Garth Woodside Mansion
The Garth Woodside Mansion was built in 1871 and at the time of our recording in September 2021, it was up for sale for $1.9 million, which is down from its original ask of $2.4 million. This is a beautiful Victorian built in the Second Empire Italianate architectural style with a large wraparound veranda. There were originally six buildings on the property, but two were barns that have been torn down. Three cottages on the property were built in the 2000s and the entire property covers 36 acres. Weddings were also hosted here. The mansion was opened as a bed and breakfast in 1987 with 11 rooms in the main house and five in the three cottages. The larger cottage has two fireplaces and the main house had fourteen. Eighty-five percent of the furnishings are original to the house. The most recent owners were John and Julie.
The mansion is named for John Garth. He is thought to be the inspiration behind the character of Tom Sawyer. He was born to John and Emily Garth in Virginia in 1837. The family moved to Hannibal in 1844 where John's father got into the tobacco business. In Hannibal, John met Helen Kercheval and Samuel Clemens. The group were all students at Mrs. Elizabeth Horr’s school and later at that of J. D. Dawson. They remained friends into their adulthood with John and Helen even getting married on October 18, 1860. They had two children, John David and Annie. John went away to college, but returned to help run the tobacco business with his brother after their father died. When the Civil War broke out, the Garths left for New York and stayed there until 1871 with John making a fortune working in banking and manufacturing.
When the Garths returned to Hannibal, John started several businesses and became vice president of the Farmers and Merchants Bank, eventually becoming the president. The Garths purchased a farm southwest of Hannibal and built their summer home there, dubbing it “Woodside.” They raised and bred shorthorn and Jersey cattle. John got into lumber and other business prospects. They exchanged letters with Clemens and hosted him in their home. John was probably one of the boys who provided Clemens with inspiration for the character Tom Sawyer. When Twain's book "Life on the Mississippi" was released, he sent the Garths a copy and John wrote to Twain, “Thanks for the book. Each and every one at Woodside has enjoyed it greatly.” Twain also had a copy of "Huckleberry Finn" sent to the Garths upon its release. John Garth died in 1899 and Helen died in 1923. Helen was successful in her own right, getting involved in the same businesses as her husband and she was even elected to the board of the Farmers and Merchants Bank in 1910 making her the first woman bank director in Hannibal.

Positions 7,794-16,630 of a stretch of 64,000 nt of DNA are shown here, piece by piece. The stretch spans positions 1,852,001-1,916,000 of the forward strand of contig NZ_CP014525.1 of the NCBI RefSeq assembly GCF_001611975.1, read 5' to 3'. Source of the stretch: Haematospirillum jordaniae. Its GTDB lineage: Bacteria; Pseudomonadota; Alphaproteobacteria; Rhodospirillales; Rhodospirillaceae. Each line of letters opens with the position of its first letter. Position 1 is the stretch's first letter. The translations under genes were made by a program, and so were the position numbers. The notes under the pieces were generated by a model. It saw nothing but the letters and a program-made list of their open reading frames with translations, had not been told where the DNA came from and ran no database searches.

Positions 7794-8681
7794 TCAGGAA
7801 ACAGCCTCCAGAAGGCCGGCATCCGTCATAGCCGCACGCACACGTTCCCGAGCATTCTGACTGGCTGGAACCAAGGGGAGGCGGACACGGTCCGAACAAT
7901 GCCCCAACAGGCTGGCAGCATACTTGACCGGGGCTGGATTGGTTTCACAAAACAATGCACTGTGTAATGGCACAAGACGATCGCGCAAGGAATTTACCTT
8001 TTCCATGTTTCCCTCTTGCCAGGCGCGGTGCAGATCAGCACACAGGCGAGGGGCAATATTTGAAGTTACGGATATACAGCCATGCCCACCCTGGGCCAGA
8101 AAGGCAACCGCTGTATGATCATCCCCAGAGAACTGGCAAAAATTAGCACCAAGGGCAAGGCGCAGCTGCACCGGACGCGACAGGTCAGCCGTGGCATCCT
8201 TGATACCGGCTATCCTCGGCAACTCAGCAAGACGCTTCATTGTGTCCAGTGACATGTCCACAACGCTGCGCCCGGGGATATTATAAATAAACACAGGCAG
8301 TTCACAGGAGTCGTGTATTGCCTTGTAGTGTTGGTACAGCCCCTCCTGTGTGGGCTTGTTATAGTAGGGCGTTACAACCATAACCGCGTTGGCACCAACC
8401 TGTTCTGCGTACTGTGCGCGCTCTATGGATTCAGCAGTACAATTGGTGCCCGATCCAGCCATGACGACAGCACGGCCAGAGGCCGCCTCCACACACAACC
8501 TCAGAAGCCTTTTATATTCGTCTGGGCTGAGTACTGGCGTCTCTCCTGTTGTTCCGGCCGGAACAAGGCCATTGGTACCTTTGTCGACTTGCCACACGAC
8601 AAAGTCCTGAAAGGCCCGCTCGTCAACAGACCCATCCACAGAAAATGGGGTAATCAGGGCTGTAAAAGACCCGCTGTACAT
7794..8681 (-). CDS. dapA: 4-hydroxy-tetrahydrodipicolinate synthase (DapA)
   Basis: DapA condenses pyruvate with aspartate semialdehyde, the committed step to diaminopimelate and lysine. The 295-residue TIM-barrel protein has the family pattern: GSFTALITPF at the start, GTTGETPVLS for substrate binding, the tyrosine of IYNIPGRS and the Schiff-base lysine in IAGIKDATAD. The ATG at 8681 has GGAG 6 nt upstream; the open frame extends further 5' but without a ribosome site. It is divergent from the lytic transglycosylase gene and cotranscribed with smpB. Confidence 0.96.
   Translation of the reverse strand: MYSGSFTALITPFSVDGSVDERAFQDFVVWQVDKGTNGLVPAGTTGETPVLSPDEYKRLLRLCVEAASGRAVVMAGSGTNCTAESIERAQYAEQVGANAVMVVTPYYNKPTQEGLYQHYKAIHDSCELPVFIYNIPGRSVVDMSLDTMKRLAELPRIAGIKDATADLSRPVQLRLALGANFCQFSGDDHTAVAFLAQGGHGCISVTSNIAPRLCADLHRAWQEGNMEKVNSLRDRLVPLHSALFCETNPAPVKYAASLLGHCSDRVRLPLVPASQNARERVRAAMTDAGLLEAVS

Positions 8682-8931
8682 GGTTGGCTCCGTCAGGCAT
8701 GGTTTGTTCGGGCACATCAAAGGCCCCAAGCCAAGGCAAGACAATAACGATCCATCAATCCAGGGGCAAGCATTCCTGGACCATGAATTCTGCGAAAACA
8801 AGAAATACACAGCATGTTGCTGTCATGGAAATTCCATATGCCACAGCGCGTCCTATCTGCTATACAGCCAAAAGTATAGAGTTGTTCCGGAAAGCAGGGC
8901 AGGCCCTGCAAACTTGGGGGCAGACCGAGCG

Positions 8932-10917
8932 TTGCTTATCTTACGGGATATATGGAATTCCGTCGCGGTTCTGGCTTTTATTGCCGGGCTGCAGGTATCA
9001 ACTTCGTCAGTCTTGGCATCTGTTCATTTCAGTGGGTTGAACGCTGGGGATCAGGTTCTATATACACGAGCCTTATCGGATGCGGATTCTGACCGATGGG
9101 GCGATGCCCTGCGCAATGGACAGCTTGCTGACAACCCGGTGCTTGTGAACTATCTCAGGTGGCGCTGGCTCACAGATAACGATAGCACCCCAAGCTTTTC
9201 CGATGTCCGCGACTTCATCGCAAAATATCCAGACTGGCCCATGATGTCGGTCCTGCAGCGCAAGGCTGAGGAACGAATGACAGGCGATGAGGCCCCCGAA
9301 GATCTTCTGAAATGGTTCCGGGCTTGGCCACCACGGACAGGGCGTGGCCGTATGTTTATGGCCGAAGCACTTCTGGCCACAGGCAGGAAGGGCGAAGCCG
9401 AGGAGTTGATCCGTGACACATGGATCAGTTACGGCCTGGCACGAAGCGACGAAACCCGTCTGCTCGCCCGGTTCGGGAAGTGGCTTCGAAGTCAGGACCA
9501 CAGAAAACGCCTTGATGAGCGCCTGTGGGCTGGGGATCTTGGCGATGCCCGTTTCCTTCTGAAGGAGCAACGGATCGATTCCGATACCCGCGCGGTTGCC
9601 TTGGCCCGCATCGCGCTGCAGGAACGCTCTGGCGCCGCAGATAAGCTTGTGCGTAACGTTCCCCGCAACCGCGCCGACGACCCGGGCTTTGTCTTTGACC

Mark Twain wrote in his Autobiography about Garth’s cigars, “In those days the native cigar was so cheap that a person who could afford anything could afford cigars. Mr. Garth had a great tobacco factory and he also had a small shop in the village for the retail sale of his products. He had one brand of cigars which even poverty itself was able to buy. He had these in stock a good many years and although they looked well enough on the outside, their insides had decayed to dust and would fly out like a puff of vapor when they were broken in two. This brand was very popular on account of its extreme cheapness. Mr. Garth had other brands which were cheap and some that were bad, but the supremacy over them enjoyed by this brand was indicated by its name. It was called ‘Garth’s damndest’. We used to trade old newspapers for that brand.”
Mark Twain seems to have really loved visiting this home because his spirit is said to haunt the place. The room that has been named for him is where his apparition is seen most often. There are eerie orbs of light in there and the smell of pipe smoke.
Garden House Bed and Breakfast
The Garden House Bed and Breakfast is part of Hannibal's Millionaire Row. This is a beautiful example of Queen Anne architecture and the house was built in 1895 by Albert Wells Pettibone Jr. who was heir to the Hannibal Saw Mill Co. and the Hannibal Sash and Co. Tragedy struck early for Albert and he died at the age of twenty-nine. The house was then bought in 1905 by Charles H. Trowbridge who owned the Duffy-Trowbridge Stove Manufacturing Co. The house was inherited by his son Charles Albert who lived in it in the 1920s. Will Griswold who was the founder of a furniture store was the next owner, so you can see that this home passed through many hands. The Garden House B&B opened in 2003 featuring old-fashioned feather beds and hand-sewed comforters. Today it is veteran owned and operated by Chris. This B&B was named by the Today Show as one of the top ten places to sleep with a ghost in America. Apparently they investigated the place themselves, but couldn't get their cameras to work in the attic.